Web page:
His name Is Associated with the Phrase "To Give Birth"
His work: To lead God's people out of Egypt and into the Promised Land.
His character: Moses enjoyed a depth of relationship with God that set him apart from every other figure in the Old Testament and enabled him to intercede powerfully on behalf of his people. Though a reluctant prophet, he obeyed God as he led the Israelites out of Egypt. Through him God communicated his plan to forge a people unique in history, a people who belonged to him.
His sorrow: To have been burdened with the leadership of a "stiff-necked" people whose failure to believe and obey God resulted in delaying their entrance into the Promised Land while they wandered for forty years in the desert wilderness. Moses died before entering the Promised Land.
His triumph: On numerous occasions Moses encountered both the power and the love of God to such a degree that his face shone. Unlike other men, Moses spoke with God directly, face to face.
Key Scriptures: Exodus 1-20; Numbers 13-14 A Look at the Man
When Moses witnessed how God had demolished the enemies of his people, he must have been filled with the knowledge of the greatness of God, utterly convinced that no one and nothing was beyond the reach of the Lord's power. That day Moses may have thought the worst was over in his struggle to lead the Israelites to freedom and into the land of promise. He couldn't have known how hard it would be to lead them across the Sinai Peninsula and into Canaan, a journey that would take not months but years.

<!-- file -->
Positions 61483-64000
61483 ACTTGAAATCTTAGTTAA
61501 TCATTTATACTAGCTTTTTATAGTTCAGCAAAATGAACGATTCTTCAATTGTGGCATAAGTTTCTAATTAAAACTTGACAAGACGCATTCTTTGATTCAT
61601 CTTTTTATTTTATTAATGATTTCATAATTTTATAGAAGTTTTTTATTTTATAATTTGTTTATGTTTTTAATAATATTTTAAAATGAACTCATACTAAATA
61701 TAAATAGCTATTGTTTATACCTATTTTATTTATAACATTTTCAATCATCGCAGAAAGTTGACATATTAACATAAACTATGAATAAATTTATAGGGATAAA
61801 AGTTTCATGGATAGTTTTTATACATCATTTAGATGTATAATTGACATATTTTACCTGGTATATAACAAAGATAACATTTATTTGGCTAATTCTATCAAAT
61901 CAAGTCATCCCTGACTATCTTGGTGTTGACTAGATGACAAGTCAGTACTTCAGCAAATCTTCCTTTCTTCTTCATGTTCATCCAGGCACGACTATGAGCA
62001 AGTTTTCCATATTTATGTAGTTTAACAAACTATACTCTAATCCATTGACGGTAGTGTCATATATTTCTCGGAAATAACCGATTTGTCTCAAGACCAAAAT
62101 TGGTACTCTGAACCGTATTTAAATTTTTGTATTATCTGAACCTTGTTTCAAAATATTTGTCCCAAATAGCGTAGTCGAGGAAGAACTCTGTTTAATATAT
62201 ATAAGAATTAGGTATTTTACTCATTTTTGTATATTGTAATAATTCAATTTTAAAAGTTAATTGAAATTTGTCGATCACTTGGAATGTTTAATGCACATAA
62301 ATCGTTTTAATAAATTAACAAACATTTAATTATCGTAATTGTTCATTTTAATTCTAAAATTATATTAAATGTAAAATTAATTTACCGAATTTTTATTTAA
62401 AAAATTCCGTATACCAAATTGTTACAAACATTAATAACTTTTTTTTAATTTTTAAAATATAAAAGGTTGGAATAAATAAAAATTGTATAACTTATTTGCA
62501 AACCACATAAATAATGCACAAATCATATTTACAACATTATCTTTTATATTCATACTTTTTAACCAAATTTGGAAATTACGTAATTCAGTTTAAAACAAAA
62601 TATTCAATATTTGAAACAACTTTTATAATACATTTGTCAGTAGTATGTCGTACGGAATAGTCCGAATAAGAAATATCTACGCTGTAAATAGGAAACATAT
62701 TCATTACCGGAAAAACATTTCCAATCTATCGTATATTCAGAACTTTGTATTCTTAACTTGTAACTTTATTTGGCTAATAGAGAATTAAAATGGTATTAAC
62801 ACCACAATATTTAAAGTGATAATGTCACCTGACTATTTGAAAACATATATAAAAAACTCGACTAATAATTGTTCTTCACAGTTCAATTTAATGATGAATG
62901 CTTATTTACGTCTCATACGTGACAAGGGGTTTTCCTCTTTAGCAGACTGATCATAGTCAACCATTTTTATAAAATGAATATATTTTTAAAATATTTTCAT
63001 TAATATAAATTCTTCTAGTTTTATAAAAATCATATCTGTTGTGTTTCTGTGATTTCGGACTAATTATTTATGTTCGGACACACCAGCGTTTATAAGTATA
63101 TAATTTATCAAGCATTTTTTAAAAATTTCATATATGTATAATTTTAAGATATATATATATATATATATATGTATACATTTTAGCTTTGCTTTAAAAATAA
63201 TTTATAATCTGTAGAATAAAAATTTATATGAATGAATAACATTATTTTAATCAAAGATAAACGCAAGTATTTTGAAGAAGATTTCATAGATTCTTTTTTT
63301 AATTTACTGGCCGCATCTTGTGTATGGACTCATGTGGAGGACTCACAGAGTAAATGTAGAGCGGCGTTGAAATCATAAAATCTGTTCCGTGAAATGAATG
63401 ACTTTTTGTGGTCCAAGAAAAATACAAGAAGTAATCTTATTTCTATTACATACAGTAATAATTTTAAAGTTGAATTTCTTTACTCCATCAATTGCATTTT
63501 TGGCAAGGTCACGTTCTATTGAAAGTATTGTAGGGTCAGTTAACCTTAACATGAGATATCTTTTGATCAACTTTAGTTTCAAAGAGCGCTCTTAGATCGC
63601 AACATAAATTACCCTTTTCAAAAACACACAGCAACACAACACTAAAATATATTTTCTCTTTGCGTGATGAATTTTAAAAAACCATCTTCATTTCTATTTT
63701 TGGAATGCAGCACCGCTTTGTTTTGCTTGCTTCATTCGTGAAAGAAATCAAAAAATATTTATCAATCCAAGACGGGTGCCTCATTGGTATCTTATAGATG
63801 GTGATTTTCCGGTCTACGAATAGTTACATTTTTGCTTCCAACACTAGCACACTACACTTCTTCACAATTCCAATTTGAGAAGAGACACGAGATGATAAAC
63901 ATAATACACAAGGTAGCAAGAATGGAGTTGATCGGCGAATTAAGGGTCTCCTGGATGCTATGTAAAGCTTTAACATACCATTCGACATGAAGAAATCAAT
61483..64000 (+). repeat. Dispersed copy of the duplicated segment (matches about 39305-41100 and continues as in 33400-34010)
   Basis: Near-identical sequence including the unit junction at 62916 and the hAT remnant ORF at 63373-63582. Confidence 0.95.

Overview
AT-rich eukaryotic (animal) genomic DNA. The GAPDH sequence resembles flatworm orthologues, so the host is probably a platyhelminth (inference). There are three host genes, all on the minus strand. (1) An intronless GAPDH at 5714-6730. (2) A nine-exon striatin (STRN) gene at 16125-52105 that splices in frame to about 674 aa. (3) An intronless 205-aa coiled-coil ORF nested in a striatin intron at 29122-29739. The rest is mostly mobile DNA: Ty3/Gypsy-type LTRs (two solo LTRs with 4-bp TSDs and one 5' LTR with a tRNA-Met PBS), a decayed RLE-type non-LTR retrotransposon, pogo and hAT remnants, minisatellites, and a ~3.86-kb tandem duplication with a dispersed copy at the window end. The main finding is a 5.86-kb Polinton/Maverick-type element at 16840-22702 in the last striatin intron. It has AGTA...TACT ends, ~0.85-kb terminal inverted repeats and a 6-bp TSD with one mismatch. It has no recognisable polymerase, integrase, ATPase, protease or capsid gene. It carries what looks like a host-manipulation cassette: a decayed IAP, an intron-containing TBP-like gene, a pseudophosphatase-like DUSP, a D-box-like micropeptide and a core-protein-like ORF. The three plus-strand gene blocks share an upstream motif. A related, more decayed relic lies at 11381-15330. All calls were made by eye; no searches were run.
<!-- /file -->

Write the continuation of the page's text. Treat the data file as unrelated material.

For though God had freed the people, they were still in bondage—not to any military power but to their own way of looking at the world, to their stubbornness, and to their fear of taking the risks that inevitably accompany a life of faith.
When Moses appointed a contingent of leaders, one from each of the twelve tribes of Israel, to conduct a reconnaissance mission in Canaan, all but two (Joshua and Caleb) came back with a bad report: "We went into the land to which you sent us, and it does flow with milk and honey! But the people who live there are powerful and the cities are fortified and very large. The land we explored devours those living in it. All the people we saw there are of great size. We seemed like grasshoppers in our own eyes, and we looked the same to them."
The spies' report incited the people to rebellion, and they grumbled and complained, saying: "If only we had died in Egypt! Or in this desert! Why is the LORD bringing us to this land only to let us fall by the sword? Our wives and children will be taken as plunder. Wouldn't it be better for us to go back to Egypt?"
Because the Israelites entertained an evil vision of God's intentions toward them, making it impossible for them to obey him, he punished them by making them wander in the desert until the last of their generation (except for Joshua and Caleb) had died off. The Israelites who had left Egypt as slaves were not yet ready for the full freedom God intended for them.
But though Moses was frustrated by their response, he did not abandon his people. He did not shrug off the burden of leadership God had given him. Instead, he led them, taught them God's commandments, judged their disputes, prayed for them, and stayed with them until a new generation had grown up that was no longer burdened by a slave's mentality.
And God loved Moses and praised him for his faithfulness and strengthened him with everything he needed to stay faithful throughout his long ordeal.